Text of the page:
Last Thursday evening, I had the privilege, for the eighth consecutive year, of acting as master of ceremonies for the Annual Dinner of the Center of the American Experiment. This year’s dinner featured Dr. Benjamin Carson, one of the most eminent physicians in the United States, whose speech at the National Prayer Breakfast made him a household name. There was a lot of excitement about Dr. Carson’s appearance, and 1,000 people, a sellout crowd, attended the dinner.
I had the opportunity to spend some time with Dr. Carson before the event began. He is, as you would expect, extremely impressive in person. Carson is about to wrap up a brilliant career as a neurosurgeon–among other things, he is head of pediatric neurosurgery at Johns Hopkins Hospital–in which, he said, he has performed between 15,000 and 17,000 surgeries. Carson is notably soft-spoken, but has the commanding presence of someone who is really, really good at what he does.
He said that since his prayer breakfast appearance, in which he criticized Obamacare, many have urged him to run for president. Carson says that he does not want to be president, but he does want to increase his engagement in public policy, especially with regard to health care. He said that in his view, Obamacare cannot be implemented, and is destined to crash on takeoff (my phrase, not his). Carson thinks that the key imperative, when Obamacare collapses, is to be ready with an alternative. Toward that end, he has been collaborating with other experts to assemble a market-based, consumer-oriented alternative that starts with expanded health savings accounts. Carson points out that 80% of an individual’s encounters with the health care system need not, and should not, involve insurance. That would be the realm of HSAs. Then, with respect to insurance, better information and the simplest forms of incentives can easily bring down costs. The truth is–this is me speaking–it wouldn’t be difficult to improve the health care system, if health care was your real concern, and you weren’t motivated mostly by a desire to increase government power.
Is Dr. Carson a conservative? He told me that he started out as a liberal Democrat, but became a Republican as a result of experience. However, he was turned off by what he saw as the hypocrisy of Republicans in attacking President Clinton over the Lewinsky affair, and became an independent, which he is today. However, he said that he generally finds Republicans more sensible than Democrats. In one sense, Carson is a radical: he is a religious person; not only that, he believes that God has taken an active role in his life. That puts him beyond the pale as far as liberals are concerned.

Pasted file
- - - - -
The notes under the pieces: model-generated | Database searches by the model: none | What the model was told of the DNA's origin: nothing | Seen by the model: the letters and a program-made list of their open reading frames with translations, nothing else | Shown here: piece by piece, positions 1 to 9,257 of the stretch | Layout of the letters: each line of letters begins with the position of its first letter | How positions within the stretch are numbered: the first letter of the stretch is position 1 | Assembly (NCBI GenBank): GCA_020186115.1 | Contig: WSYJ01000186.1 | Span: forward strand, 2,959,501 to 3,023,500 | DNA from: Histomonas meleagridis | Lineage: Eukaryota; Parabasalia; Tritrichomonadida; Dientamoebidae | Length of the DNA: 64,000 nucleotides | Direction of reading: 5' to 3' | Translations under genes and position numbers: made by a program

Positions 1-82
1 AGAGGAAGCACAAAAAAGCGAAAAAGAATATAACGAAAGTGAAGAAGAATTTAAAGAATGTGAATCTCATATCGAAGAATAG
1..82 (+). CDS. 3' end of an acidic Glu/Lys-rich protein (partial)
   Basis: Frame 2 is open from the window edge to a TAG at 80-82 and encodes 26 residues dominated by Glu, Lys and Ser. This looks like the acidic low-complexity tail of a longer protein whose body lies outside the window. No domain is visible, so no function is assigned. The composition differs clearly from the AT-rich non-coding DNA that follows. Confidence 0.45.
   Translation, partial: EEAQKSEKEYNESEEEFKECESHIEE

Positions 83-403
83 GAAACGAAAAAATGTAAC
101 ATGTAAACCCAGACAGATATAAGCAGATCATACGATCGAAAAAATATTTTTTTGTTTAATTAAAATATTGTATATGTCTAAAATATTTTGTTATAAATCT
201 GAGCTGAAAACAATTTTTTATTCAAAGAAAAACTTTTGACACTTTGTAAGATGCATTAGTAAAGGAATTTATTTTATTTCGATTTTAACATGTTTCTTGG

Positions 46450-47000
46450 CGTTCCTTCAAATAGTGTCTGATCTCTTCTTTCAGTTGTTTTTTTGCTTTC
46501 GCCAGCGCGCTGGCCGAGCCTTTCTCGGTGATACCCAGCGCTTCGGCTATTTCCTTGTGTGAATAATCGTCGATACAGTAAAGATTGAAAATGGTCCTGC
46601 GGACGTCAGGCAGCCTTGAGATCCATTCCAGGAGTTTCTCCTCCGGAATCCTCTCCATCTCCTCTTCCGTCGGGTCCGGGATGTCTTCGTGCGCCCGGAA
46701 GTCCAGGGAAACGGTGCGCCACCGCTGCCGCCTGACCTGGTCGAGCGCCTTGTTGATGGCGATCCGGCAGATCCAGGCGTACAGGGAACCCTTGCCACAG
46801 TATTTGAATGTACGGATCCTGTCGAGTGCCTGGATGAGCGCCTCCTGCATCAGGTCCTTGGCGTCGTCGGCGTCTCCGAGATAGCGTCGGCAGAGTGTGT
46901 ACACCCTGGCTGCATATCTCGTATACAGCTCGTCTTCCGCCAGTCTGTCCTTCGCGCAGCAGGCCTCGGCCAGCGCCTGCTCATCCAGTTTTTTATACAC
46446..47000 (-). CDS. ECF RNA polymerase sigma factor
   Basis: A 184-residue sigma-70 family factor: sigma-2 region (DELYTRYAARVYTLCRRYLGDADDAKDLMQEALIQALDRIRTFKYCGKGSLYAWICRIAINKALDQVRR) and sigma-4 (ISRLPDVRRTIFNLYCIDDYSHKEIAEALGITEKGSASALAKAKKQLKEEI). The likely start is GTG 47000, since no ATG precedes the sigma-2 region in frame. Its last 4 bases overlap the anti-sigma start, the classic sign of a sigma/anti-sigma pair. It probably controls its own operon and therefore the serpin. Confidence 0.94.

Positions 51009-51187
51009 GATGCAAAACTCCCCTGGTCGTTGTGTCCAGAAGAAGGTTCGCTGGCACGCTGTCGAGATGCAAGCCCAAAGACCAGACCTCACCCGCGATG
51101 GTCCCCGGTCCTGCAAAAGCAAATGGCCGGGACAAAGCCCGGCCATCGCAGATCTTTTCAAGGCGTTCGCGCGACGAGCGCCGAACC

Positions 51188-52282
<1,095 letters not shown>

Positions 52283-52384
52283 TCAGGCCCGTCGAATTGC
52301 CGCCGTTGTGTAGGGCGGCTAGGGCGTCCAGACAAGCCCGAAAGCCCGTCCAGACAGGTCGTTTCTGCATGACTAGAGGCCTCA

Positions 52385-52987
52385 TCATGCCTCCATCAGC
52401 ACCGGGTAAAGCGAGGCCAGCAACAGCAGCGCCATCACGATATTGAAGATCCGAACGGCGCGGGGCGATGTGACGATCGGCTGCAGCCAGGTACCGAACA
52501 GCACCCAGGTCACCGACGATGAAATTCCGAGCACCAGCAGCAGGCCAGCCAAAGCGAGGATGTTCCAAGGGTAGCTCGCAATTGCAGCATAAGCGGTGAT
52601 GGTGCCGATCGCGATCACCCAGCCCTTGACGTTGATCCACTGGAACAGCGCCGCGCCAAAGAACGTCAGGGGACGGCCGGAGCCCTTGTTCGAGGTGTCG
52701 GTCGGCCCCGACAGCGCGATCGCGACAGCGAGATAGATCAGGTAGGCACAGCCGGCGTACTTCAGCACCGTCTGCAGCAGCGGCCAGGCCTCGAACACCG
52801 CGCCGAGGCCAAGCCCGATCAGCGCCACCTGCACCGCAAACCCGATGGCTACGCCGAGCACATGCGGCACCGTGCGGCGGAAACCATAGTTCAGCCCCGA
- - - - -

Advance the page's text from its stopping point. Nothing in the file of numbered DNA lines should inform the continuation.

So how was his speech? One of my daughters took this photo as he paced back and forth on the stage:
We did something a little different this year. Thinking that Dr. Carson might be of special interest to young people, we had two of our daughters (22 and 16) at our table, along with several of their friends–five “kids” in total, along with some parents. So the next day, I asked my youngest daughter and one of her friends what they thought of Dr. Carson.
Not surprisingly, they admired him a lot. Their first comments were about how funny he was. They also found his history inspirational. Carson’s mother had lots of children, starting very young, but refused to accept welfare. [Correction: My memory garbled this; Carson's mother was one of 24 children, but she had only two, and was married at the time.] When he was young, Carson says, he was generally regarded as stupid and was ridiculed by other children. He described how he eventually learned to get even with those kids, discovered books, and became ambitious. His history is interesting, to say the least, but I asked the girls whether they thought it was political in any way. They said No: they hadn’t perceived any political content in his speech. That’s a good thing; the implications of his story, not to mention his comments on Obamacare, among other things, are obviously conservative (although he describes them as representing mere common sense). But Carson’s story transcends politics, and he doesn’t come across as a political figure.
Which is also consistent with conservatism: to be a leader, you don’t have to be a politician. In fact, it sometimes helps not to be one.